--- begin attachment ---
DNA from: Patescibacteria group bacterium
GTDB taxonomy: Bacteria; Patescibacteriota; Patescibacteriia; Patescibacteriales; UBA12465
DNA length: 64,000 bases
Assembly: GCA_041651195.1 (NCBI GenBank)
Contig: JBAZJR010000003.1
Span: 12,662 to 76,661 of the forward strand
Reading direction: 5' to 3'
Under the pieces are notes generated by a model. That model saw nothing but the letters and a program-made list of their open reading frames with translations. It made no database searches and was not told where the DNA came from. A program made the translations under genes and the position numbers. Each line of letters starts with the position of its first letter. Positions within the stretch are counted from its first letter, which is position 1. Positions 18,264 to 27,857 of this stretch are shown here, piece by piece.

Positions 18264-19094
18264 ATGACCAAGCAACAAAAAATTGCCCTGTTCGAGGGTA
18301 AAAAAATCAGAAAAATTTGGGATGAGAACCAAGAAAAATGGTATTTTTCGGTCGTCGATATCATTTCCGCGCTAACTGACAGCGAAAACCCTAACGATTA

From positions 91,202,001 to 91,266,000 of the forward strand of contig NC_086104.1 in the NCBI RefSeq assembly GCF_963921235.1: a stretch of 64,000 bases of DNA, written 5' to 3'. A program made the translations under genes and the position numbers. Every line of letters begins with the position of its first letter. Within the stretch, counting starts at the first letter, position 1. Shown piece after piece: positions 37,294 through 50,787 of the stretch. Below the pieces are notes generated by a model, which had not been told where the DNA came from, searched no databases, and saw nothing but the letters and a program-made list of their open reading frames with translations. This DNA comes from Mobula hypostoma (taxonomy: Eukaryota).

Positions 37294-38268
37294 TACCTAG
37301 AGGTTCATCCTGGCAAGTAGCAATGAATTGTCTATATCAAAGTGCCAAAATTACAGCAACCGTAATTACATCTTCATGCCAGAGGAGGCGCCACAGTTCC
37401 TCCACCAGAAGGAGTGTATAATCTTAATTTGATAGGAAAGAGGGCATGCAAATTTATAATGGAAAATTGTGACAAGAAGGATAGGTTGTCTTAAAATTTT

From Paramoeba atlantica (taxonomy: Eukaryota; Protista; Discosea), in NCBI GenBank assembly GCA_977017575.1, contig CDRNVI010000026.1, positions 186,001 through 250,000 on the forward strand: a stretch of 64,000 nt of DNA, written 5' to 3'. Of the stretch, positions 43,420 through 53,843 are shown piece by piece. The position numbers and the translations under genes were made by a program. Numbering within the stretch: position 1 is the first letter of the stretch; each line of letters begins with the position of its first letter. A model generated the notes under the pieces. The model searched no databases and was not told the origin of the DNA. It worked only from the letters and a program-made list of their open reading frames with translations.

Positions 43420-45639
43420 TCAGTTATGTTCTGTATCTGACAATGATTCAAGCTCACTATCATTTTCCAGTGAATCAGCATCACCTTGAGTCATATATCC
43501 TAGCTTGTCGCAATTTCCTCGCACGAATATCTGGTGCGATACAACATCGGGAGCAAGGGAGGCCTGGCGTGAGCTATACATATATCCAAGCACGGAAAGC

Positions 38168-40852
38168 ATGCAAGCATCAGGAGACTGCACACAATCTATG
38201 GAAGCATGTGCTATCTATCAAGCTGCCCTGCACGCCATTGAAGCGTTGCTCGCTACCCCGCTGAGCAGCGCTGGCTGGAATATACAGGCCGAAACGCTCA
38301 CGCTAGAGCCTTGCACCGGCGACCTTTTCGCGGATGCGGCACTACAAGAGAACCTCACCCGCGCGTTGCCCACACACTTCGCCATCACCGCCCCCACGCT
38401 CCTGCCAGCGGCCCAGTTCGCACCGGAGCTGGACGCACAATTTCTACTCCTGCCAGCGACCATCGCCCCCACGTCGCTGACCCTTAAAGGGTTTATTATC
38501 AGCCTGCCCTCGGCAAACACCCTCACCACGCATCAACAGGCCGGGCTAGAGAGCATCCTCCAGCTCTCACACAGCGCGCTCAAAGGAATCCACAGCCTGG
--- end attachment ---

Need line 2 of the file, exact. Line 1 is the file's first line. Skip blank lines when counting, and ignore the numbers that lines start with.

GTDB taxonomy: Bacteria; Patescibacteriota; Patescibacteriia; Patescibacteriales; UBA12465